Inside our Equipment Kit — Contrast

[Maria Fernanda Lauret (top) and Elia Ghorbiah (bottom) packing their kit for a deployment to Brazil for From Waste to Taste]

Many have asked us that million dollar question — what’s in our kit? When we pack up, setting our sights on the horizon for our next deployment, what essential gear do we always bring with us?

Each shoot is always different. Based on budget, timeline, location or story, the nature of the shoot will change. We’ve had crews as small as one producer/shooter and one fixer/translator on the ground, to crews that involve assistant producers, shooters and local fixers. Sometimes we’ll capture all the footage we need within three days — other times, we’ve shot for five or six days.

However, typically our shoots are compact in terms of crew size, shoot dates and equipment kits. We always have to determine the thin line between traveling light and mobile, to making sure we have the equipment that will support us to capture the story effectively.

Here’s a breakdown of what we use and how we’ve used it.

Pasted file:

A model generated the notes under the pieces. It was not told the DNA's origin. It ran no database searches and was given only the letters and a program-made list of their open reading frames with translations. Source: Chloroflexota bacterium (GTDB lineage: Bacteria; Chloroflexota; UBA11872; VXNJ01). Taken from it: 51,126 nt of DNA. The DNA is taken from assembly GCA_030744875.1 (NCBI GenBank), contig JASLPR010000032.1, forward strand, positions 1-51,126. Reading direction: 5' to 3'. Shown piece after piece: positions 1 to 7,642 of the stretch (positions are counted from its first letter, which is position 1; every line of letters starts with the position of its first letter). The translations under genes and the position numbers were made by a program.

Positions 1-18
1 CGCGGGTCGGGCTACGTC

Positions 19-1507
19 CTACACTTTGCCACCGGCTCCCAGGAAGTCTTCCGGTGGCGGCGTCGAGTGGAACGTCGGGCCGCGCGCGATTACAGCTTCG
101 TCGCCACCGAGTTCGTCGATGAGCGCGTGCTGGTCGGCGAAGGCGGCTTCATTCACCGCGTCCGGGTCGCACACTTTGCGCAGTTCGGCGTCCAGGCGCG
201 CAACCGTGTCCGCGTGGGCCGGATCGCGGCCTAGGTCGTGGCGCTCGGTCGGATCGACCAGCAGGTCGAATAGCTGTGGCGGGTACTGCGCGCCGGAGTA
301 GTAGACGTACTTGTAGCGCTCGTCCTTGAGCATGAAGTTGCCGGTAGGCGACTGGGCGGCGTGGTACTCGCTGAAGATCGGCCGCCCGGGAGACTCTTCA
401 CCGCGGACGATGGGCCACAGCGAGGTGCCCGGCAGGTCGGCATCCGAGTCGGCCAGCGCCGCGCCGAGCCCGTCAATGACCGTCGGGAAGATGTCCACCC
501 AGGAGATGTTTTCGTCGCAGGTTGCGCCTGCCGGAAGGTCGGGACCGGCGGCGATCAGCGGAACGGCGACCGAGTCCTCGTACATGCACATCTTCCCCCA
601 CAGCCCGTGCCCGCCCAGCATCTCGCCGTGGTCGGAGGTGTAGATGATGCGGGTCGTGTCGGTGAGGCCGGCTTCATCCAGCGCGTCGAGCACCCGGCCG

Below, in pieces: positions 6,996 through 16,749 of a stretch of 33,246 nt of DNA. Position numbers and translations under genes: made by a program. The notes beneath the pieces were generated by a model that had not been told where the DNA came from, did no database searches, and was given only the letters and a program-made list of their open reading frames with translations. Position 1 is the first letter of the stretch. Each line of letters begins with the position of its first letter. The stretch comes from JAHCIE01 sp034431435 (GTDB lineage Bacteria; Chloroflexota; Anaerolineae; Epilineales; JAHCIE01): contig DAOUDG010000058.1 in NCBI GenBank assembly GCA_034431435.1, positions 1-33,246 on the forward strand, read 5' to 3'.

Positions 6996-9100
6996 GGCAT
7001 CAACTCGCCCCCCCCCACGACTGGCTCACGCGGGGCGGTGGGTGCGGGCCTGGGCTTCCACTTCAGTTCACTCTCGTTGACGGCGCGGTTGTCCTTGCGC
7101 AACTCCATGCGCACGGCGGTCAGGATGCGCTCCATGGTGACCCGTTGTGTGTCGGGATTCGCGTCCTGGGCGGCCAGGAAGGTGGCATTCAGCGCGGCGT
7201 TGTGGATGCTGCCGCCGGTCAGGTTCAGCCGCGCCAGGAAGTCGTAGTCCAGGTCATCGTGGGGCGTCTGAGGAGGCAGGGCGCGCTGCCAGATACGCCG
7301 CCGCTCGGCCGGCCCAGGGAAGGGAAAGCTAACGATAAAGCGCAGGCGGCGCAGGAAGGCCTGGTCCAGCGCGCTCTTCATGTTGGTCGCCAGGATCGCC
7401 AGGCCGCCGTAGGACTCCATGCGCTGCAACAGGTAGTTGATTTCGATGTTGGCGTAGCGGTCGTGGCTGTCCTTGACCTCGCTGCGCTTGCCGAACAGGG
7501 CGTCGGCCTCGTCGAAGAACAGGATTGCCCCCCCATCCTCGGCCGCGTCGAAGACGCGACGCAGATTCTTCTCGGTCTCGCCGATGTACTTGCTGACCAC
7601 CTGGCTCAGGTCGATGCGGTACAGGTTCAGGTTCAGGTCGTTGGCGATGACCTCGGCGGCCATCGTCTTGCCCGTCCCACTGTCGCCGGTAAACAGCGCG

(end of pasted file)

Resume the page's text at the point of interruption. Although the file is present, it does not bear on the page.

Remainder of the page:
First, our 360 camera set up.

GoPro Omni Rig — on set for our upcoming documentary in Macedonia, “Winter, Leave”.

We typically use a GoPro Omni rig, although in the past we have also used Nokia Ozo (for I Am Rohingya and Oil In Our Creeks), as well as the Samsung Round (for Dreaming in Za’atari and We Shall Have Peace). Tip: We bring two GoPro Omnis, because we’ve found in the past that the Omni rig can be glitchy, especially when operating in extreme climates. It’s always better to have a back-up.

The Nokia Ozo during our shoot in Bangladesh for I Am Rohingya (on the left). Alan Bucaria, our DP, with the Samsung Round in South Sudan for We Shall Have Peace (on the right).

Here’s what we use with the GoPro Omni: